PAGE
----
Grafenwoehr Physical Fitness Center begins highly-praised exercise program
By Amy Newcomb (USAG Grafenwoehr)
GRAFENWOEHR, Germany – The U.S. Army Garrison Grafenwoehr Physical Fitness Center is now harboring new equipment and, chances are, you a growing number of people have been using it. This new equipment has been placed in the USAG Grafenwoehr PFC for those dedicated to ‘CrossFitting.’
CrossFit is a principal strength and conditioning program that began with former gymnast Greg Glassman, who posted daily workout routines on the web. These routines are used by police officers, firefighters and now, the Grafenwoehr military community.
In February, Installation Management Command Europe’s Morale, Welfare and Recreation Sports hosted a quarterly meeting where sports directors were introduced to CrossFit. This is where director of MWR Fitness and Sports for USAG Grafenwoehr, Serge Kearse, attended orientation for the CrossFit Program.
“After going through the orientation, I was really interested in getting the (CrossFit) program started in Grafenwoehr,” Kearse said.
Kearse, with funds from MWR, put in a work request to upgrade an area of the basketball court in the Grafenwoehr PFC with equipment and supplies required to start the CrossFit Program. MWR also provided the funding for two registered volunteers certified to teach CrossFit classes.
The volunteers were trained with the understanding “that they come back to this garrison and provide free training to our Soldiers, family members and authorized civilians,” Kearse said.
The first orientation of CrossFit to the USAG Grafenwoehr community, Aug. 15, certified CrossFit instructors Cpt. Jason Mulligan and Shannon Linville and introduced the equipment and exercises to eager participants.
While the USAG Grafenwoehr PFC was set up to accommodate 15 during orientation, the number grew to 33 attendees. The unexpected turnout had Mulligan and Linville excited for the program.
“I wish I would have learned this earlier because I look back now and I’m thinking all of those step classes I taught, everything else I do … why didn’t I just do this, it incorporates your whole body and we are just glad that we can now spread it,” Linville said.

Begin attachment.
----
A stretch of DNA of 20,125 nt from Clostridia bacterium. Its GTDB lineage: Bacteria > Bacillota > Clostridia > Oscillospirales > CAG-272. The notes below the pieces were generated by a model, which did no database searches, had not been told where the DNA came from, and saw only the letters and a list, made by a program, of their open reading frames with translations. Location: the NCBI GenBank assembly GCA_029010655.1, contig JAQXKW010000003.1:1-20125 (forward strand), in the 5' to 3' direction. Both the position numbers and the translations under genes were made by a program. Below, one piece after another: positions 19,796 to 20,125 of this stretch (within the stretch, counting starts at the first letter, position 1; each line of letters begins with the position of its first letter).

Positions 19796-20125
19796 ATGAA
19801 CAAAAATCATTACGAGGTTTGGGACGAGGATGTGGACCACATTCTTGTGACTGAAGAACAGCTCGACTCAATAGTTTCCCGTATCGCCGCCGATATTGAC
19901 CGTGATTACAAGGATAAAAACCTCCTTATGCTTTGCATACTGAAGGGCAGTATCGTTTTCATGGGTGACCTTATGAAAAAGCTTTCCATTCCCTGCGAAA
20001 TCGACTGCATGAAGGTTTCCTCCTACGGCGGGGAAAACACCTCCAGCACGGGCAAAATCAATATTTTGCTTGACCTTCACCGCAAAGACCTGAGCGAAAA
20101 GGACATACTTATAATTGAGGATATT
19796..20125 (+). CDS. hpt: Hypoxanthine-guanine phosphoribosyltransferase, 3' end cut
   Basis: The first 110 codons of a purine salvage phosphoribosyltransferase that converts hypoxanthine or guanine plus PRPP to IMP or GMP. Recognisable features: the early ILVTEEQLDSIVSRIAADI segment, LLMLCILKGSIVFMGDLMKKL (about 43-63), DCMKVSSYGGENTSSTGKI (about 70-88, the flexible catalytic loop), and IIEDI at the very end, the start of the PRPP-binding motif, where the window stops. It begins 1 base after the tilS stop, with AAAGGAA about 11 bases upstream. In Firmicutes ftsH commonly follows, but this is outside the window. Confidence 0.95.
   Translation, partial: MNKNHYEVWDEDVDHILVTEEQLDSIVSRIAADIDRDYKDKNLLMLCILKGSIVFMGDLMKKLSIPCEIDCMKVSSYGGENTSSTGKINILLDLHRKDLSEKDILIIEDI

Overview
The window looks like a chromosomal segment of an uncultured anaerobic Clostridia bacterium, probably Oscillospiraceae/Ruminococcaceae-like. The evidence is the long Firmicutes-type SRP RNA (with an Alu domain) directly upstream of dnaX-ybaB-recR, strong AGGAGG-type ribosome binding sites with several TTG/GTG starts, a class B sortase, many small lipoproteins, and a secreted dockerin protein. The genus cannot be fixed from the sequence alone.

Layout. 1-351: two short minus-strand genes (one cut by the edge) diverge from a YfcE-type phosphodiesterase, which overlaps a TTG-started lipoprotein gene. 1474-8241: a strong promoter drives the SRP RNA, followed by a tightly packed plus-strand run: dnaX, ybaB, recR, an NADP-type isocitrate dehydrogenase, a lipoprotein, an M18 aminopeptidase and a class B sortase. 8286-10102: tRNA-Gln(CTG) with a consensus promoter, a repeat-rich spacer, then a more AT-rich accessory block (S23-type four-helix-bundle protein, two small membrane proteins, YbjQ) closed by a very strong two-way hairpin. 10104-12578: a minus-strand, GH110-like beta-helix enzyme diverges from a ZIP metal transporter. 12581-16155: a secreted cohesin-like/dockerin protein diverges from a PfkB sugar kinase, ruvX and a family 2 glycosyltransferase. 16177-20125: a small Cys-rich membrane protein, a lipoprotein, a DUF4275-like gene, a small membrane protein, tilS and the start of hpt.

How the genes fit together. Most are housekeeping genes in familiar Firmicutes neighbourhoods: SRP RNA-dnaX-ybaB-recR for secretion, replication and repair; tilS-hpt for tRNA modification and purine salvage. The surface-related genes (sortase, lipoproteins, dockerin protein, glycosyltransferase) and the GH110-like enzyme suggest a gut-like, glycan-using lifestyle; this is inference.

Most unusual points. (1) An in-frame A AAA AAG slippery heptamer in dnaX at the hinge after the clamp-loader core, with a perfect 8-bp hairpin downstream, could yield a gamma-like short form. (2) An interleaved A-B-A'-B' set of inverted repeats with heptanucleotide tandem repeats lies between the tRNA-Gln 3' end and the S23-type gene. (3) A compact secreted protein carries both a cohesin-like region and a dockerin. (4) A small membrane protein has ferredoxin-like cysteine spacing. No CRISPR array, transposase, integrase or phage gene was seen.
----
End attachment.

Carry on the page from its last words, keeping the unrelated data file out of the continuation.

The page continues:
Mulligan and Linville began the Workout of the day, or ‘WOD’ as CrossFitters call it, after they showing the class how to perform each exercise correctly and efficiently. As the class rotated around the different stations, participantd noted that this was not a normal workout routine.
Participant Tina Ferguson said she had worked out for years with a pieced-together routine but the CrossFit Orientation gave her something new to think about.
“CrossFit was different … it was explosive and very intense, the workout was short but delivered results that I haven’t felt with my normal workouts,” Ferguson said. “I would have to say I thought I was in shape before this orientation (but) this class made me feel every minute of the workout.”
The CrossFit Program measures fitness in 10 steps: cardiovascular/respiratory endurance; stamina; strength; flexibility; power; speed; coordination; agility; balance and accuracy. The diversity of this program is what delivers results according to active CrossFitters.
Besides fitness routines, the CrossFit Program also measures its success by offering information on Nutrition, the foundation of becoming fit.
At the end of orientation, Linville stressed the importance of nutritional value. Without eating properly, “you only get half the results,” Linville said. Part of eating healthy is to cut out Trans and Saturated Fats but to make sure that Polyunsaturated and Monounsaturated Fats are still part of a regular diet. “You only want to fuel your muscle, you do not want to feed your fat” Linville said.
Not only does the intake of fats need to be controlled but eating raw vegetable and fruits instead of processed food are a good way to start. “If it’s in the center isles of the commissary then you probably shouldn’t eat it” Mulligan said.
The number of devotees to CrossFit routines and nutritional guidelines are growing around the globe and so are number of PFCs that offer CrossFit equipment and programs.
Mulligan has been a dedicated CrossFitter for 3 years and his ultimate goal is to participate in the 2011 CrossFit games. “This is the third (CrossFit game) and it is just blowing up … a good indication of the growth of the program: in 2005 there was about 110 CrossFit PFCs … today there is over 1,200,” Mulligan said.
Both Mulligan and Linville will continue to become certified in all aspects of CrossFit. Their enthusiasm and personal results from CrossFitting is a good indication for the future of this new fitness program.
“If I could go to the highest mountain and yell on a megaphone what people could do to get in stupid-good shape … CrossFit,” Mulligan said. “The cool thing is that it’s for everybody.”
The Grafenwoehr PFC is currently offering CrossFit classes two times a week on Monday and Wednesday at 6 p.m. “We encourage everyone to go through this training as the class provides good information about the (CrossFit) program and proper exercise techniques are demonstrated,” Kearse said.
Sign up for classes have begun but are limited to 10 participants on a first-come first-serve basis. “Depending on the availability of the instructor we are looking at adding another class per week … however, the CrossFit area is open for everyone to use,” Kearse said.
MWR has also planned to expand the CrossFit Program to Vilseck Rose Barracks Fitness Center and are working on converting the racquetball court into a CrossFit area.